NEW YORK (AP) — Stocks are higher in afternoon trading on Wall Street. Investors are seizing on strong company earnings and a wave of corporate deal news. Time Warner shares soared 17 percent after Rupert Murdoch's Twenty-First Century Fox disclosed it made an unsolicited takeover offer of about $76 billion in cash and stock for its rival media giant. Time Warner rejected the offer.
WASHINGTON (AP) — A Federal Reserve survey indicates the economy kept expanding in all regions of the country in June and early July, helped by strength in consumer spending. All 12 of the Fed's regions reported growth. Five regions — New York, Chicago, Minneapolis, Dallas and San Francisco — characterized growth as "moderate" while the others reported "modest" growth. Boston and Richmond reported that growth came in at a slightly slower pace.
WASHINGTON (AP) — Federal Reserve Chair Janet Yellen says it would be a serious mistake for Congress to require the nation's central bank to adopt a formal policy rule to guide its decisions on setting interest rates. Yellen faced a barrage of questions from Republican lawmakers today about proposed legislation to make the Fed more accountable and its decisions more transparent. One of the requirements would have the Fed adopt a policy rule that would govern future decisions and would require the General Accountability Office to audit the rule.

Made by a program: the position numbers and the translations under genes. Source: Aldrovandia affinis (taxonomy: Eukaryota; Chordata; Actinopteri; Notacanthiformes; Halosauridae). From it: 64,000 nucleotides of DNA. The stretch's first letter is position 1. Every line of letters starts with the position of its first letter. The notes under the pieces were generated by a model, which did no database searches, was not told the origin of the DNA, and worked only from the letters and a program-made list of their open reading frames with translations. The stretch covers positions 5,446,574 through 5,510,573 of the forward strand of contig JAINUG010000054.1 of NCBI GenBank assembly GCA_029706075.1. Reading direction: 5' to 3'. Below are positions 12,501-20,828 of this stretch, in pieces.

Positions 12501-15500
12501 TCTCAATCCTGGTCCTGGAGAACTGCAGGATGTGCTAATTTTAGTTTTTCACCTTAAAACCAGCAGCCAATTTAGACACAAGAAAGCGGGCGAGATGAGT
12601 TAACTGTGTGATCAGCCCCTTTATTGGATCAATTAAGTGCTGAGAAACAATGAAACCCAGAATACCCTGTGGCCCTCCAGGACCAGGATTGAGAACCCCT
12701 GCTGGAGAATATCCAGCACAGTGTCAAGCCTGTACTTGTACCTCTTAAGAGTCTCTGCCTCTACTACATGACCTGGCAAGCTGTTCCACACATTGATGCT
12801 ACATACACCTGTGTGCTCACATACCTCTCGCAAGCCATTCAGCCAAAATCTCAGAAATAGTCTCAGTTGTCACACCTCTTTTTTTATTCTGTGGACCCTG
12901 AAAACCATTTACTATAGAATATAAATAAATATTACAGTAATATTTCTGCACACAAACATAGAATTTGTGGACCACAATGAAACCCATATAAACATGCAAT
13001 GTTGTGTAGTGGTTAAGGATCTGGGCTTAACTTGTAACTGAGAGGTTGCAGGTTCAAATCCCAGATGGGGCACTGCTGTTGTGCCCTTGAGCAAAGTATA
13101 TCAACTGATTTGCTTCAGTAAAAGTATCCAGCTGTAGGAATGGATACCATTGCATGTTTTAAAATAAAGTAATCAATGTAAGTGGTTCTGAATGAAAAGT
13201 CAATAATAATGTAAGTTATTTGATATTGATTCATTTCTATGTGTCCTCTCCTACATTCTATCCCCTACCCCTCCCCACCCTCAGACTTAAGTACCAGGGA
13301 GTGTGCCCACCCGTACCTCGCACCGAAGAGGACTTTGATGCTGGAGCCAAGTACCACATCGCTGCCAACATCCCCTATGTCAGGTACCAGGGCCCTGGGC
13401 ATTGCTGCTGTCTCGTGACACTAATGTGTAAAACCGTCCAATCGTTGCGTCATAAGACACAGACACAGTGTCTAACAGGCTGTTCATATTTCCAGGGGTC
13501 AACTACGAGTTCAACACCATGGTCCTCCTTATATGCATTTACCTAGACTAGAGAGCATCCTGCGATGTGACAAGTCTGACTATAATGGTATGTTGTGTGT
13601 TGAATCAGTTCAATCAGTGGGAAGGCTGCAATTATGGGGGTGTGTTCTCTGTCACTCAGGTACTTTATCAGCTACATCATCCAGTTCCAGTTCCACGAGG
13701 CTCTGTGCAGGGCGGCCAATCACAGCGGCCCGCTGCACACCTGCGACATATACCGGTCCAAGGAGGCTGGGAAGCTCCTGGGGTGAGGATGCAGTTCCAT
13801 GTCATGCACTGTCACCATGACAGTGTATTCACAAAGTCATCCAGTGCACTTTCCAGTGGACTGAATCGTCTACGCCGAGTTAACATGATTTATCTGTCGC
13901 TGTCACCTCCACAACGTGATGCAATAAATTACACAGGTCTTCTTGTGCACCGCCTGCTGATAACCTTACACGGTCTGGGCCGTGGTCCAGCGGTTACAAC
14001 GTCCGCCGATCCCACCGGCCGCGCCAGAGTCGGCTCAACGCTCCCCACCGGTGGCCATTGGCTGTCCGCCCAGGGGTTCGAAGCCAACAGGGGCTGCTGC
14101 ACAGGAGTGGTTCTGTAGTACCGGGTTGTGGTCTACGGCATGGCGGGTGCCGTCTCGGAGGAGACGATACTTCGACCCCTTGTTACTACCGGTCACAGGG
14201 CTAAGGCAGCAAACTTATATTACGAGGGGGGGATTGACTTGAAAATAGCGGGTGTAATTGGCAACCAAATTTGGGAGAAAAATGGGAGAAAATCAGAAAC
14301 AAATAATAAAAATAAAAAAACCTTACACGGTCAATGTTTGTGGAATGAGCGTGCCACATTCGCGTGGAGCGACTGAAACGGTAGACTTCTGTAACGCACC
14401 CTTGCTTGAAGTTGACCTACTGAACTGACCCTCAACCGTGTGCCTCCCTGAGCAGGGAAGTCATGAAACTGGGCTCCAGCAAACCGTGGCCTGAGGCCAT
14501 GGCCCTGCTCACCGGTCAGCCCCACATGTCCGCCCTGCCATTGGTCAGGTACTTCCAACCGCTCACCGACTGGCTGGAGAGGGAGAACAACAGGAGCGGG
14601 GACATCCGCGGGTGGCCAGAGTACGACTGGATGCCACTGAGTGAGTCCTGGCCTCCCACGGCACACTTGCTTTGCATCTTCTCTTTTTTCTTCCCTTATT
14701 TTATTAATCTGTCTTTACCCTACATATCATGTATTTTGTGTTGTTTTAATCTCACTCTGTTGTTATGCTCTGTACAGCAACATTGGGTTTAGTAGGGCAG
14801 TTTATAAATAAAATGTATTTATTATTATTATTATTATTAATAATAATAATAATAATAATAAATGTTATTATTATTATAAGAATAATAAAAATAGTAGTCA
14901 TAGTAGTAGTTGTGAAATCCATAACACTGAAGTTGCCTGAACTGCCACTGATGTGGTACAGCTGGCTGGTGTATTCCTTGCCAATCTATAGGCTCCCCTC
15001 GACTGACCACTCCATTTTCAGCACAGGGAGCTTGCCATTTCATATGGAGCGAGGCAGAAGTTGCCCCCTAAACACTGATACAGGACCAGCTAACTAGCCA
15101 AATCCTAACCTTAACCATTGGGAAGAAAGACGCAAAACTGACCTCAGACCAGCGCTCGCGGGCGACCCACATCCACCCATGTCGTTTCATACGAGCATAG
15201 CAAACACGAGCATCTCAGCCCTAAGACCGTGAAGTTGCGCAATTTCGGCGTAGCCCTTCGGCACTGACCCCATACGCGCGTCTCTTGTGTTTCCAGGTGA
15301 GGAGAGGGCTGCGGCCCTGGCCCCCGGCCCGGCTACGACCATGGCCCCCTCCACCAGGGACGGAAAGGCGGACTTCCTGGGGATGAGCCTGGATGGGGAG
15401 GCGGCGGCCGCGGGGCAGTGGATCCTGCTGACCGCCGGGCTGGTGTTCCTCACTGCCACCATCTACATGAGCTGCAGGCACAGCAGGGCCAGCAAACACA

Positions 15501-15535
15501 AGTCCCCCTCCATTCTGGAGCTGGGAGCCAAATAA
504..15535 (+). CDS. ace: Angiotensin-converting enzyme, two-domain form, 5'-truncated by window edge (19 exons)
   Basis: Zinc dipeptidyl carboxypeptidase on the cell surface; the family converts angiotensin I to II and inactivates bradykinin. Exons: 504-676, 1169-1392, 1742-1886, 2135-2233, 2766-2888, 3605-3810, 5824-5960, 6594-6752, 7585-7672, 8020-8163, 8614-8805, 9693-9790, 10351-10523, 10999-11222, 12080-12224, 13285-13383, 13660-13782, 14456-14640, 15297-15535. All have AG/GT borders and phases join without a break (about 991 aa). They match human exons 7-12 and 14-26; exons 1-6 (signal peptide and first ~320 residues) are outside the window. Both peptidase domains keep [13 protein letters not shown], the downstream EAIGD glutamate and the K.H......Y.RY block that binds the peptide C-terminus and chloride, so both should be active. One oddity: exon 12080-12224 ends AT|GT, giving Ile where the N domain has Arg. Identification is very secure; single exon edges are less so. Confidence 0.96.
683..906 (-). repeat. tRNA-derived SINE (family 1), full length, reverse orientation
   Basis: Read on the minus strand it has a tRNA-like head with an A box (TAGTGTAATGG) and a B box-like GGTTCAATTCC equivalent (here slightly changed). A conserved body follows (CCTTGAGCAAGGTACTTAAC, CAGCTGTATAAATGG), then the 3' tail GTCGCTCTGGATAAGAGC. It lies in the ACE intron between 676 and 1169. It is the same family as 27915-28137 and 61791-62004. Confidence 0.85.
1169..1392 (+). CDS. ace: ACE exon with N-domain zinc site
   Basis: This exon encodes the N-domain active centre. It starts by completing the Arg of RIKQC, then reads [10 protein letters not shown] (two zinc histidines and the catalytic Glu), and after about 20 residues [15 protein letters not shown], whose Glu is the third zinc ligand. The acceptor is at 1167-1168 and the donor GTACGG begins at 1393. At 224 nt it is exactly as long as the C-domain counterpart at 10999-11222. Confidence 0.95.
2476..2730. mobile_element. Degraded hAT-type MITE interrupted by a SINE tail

DETROIT (AP) — Volkswagen bumped General Motors out of second place in the global auto sales race during the first half of the year, but Toyota is expected to stay in first place. GM says it sold 4.92 million cars and trucks worldwide from January through June, while VW says it sold 4.97 million. Toyota won't release first-half numbers until later this month. But it was in first place at the end of the first quarter and it expects to sell 10.1 million vehicles this year.
NEW YORK (AP) — Apple will pay up to $400 million to compensate consumers ensnared in a plot to raise the prices of digital books unless the company overturns a court decision attesting to its pivotal role in the collusion. The terms of the settlement were disclosed in a court filing today, a month after attorneys suing Apple notified U.S. District Judge Denise Cote that an agreement had been reached to avert a trial. Apple is appealing Cote's decision and won't have to pay the $400 million settlement if it prevails.